hroughout history, many strange medical conditions have been discovered. Some of these conditions are so peculiar that many do not believe the stories that historians tell about them. How is it possible that a man could eat metal? Although such a statement sounds fake, there were indeed multiple people throughout history who have had this ability. The condition we will explore today is unlike that described above. In our case, the condition experienced by this family in Kentucky was very visible and, as such, created much media attention around it. Today we will talk about the Blue Fugates family.
Our story starts near the town of Hazard, Kentucky, where Martin Fugate and Elizabeth Smith settled down. Unknown to the couple at the time, they both carried a recessive methemoglobinemia gene. This gene changed the pigmentation of their children’s skin, making it have a blueish hue.
Although it made the Fugates look sick, this gene didn’t affect their bodies in any other way except for changing the pigmentation of their skin. All descendants of the Fugates went on to live their lives mostly unaffected by this gene health-wise.
This gene was passed down among the people of the settlement being concentrated around the Troublesome Creek and Ball Creek area. As these areas were quite remote, as seen above with the hills surrounding the settlement, the gene was carried through different family lines through intermarriages leading to a high concentration of cases in this area.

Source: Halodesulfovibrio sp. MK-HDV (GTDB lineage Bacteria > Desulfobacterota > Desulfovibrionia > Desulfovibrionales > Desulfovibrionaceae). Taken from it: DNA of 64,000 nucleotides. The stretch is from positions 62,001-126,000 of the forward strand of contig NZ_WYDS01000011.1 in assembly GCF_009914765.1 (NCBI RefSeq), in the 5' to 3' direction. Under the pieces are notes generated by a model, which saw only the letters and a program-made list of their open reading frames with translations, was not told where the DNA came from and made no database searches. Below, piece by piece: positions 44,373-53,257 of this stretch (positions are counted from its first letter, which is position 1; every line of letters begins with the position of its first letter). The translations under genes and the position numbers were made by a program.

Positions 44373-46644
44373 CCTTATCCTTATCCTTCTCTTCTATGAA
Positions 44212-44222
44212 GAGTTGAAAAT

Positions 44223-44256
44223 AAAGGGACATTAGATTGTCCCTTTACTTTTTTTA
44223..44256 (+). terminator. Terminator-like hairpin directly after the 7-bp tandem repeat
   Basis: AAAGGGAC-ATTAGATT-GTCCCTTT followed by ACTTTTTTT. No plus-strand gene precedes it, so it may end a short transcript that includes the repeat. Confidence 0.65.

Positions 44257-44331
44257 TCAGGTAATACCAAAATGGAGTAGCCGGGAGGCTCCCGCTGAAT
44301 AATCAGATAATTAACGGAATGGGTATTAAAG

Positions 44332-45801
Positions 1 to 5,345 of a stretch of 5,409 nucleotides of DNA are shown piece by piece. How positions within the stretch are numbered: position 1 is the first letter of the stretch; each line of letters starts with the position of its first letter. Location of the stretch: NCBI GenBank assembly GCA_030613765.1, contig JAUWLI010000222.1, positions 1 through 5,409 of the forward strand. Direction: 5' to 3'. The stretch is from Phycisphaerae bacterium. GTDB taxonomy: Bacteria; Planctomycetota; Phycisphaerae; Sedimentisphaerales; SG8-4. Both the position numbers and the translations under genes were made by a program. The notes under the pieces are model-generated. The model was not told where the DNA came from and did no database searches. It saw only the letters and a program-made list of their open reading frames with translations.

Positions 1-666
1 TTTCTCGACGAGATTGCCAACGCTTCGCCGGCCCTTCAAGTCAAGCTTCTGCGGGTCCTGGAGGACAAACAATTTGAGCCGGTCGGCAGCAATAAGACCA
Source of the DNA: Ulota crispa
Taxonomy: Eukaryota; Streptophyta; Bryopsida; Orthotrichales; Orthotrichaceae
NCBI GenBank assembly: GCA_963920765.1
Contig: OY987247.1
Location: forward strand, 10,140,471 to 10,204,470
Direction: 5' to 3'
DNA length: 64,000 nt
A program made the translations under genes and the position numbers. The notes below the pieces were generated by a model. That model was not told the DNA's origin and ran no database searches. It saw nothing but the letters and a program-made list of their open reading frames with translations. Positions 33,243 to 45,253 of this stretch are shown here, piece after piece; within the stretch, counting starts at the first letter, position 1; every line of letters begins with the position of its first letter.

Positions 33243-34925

The 20th century brought this case to light leading to many doctors studying the small pocket of this disease. Of all of the doctors who performed research on those who suffered from methemoglobinemia, the most significant has to be the hematologist Madison Cawein III and nurse Ruth Pendergrass.
Research and cure
Both the hematologist Madison Cawein III and nurse Ruth Pendergrass contributed heavily to the field of methemoglobinemia. Cawein probably had the biggest impact as he found out how to treat the disease. As detailed in a paper, he published in 1964, if methylene blue is injected into a patient with this condition, the blue hue created by the disease starts to disappear.
Both the nurse and the hematologist contributed heavily to a project where the family tree of all sufferers of the disease was compiled. This allowed them to trace back the disease to the two people mentioned before, Martin Fugate and Elizabeth Smith, although it is believed by many to be inaccurate. Modern-day research into the subject of all methemoglobinemia patients being descendants of the Fugates has come up with inconclusive answers.
Due to their research, the last known person to be born with an active methemoglobinemia gene, Benjamin Stacy, born in 1975, was treated, and the symptoms of the disease disappeared as they grew up, putting an end to one of the weirdest medical sagas in US history.